SACRAMENTO, Calif. (AP) – US prosecutors on Thursday asked to drop their case against a Chinese researcher accused of covering up her links to the Chinese military on a visa application so she can work in the United States
In documents filed in federal court in Sacramento, prosecutors asked a judge to dismiss a visa fraud charge against Juan Tang, but gave no reason.
The trial was due to start on Monday. A message seeking comment from the US attorney’s office in Sacramento was not returned.
Tang’s attorneys told the Sacramento Bee that they had provided “sufficient reason” for the government to dismiss the case.
“We hope that Dr Tang will be allowed to return to her daughter and husband on her own,” Malcolm Segal and Tom Johnson said in a statement.
The Justice Department announced charges against Tang and three other scientists living in the United States last July, claiming they had lied about their status as members of the Chinese People’s Liberation Army.
Prosecutors said Tang lied about his military ties in a visa application last October when she planned to work at the University of California at Davis and again in an interview with the FBI months later. . Officers found photos of Tang wearing a military uniform and examined articles in China identifying his military affiliation.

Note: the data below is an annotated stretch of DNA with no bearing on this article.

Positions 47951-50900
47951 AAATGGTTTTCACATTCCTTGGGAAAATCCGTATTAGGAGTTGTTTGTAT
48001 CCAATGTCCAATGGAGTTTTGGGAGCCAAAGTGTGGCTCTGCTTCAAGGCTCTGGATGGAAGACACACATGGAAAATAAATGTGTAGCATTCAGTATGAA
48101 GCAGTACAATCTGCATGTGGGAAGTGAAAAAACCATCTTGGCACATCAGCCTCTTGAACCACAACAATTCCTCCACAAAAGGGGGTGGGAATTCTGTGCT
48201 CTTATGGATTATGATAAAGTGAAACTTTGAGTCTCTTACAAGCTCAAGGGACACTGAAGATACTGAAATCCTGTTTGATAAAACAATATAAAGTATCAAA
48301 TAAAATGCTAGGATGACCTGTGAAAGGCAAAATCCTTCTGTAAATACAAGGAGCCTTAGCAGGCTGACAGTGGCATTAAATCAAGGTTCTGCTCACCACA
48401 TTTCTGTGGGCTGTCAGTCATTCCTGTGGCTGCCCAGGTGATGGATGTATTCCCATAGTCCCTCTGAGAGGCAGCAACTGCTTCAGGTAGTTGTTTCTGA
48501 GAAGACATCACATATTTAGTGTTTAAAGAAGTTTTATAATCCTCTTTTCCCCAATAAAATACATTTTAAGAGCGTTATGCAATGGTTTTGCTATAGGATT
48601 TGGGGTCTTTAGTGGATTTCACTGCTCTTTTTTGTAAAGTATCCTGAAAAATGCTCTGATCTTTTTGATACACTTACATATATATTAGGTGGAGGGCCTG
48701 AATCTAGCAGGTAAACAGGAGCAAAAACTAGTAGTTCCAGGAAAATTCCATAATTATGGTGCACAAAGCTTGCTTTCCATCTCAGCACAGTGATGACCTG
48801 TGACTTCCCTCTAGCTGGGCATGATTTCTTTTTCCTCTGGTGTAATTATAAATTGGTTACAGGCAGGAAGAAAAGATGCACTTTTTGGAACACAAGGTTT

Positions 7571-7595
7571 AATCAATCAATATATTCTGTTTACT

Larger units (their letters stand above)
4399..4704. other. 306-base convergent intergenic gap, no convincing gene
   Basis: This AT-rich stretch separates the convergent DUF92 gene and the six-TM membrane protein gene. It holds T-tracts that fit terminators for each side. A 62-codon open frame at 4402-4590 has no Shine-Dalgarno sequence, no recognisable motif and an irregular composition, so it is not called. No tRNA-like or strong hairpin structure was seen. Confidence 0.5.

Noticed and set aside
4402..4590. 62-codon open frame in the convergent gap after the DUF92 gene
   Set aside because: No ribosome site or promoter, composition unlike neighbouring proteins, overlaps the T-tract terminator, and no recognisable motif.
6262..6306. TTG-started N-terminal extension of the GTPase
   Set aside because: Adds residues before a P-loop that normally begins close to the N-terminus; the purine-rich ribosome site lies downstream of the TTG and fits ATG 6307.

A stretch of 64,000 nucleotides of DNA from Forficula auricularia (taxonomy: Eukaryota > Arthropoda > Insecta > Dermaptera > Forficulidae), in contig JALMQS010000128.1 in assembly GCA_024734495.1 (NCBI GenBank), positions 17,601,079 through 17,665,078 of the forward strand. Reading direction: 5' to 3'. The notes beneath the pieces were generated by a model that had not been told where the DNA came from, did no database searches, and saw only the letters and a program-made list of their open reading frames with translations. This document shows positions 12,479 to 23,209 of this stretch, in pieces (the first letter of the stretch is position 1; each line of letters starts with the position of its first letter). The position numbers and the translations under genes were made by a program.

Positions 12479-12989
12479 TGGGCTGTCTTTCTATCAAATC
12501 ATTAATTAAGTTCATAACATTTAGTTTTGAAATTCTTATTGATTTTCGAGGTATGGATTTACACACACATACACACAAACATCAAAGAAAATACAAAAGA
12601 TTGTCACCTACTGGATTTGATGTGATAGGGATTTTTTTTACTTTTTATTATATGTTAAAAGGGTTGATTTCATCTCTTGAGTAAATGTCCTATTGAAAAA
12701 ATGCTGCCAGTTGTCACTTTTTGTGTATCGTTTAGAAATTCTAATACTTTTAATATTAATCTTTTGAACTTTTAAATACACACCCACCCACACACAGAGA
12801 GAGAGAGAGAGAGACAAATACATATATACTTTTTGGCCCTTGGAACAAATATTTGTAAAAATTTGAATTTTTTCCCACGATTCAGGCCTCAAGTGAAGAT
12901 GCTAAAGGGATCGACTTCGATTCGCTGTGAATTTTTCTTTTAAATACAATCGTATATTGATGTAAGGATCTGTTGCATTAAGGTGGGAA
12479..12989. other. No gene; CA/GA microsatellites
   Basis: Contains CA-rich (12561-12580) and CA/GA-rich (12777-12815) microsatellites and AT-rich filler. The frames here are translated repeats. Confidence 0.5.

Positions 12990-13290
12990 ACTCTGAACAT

Officers said they believed Tang sought refuge at the Chinese consulate in San Francisco after interviewing her at her home in Davis, and accused the consulate of harboring a known fugitive. She was taken into custody after leaving the consulate for a doctor’s appointment, the Bee reported.
Tang’s lawyers had argued that the doctor was not a member of the Chinese military but had worked as a civilian in a Chinese military installation. They said the accusation of lying about her visa application would likely have resulted in a six-month sentence, less than the 10 months she had already spent in prison and house arrest.
U.S. District Judge John A. Mendez previously dismissed a separate count accusing Tang of lying to the FBI because agents violated Miranda’s rights by not telling her that she did not have to answer. to their questions.
Tang was never able to start her cancer research at UC Davis because the coronavirus pandemic shut down the lab where she was supposed to work.
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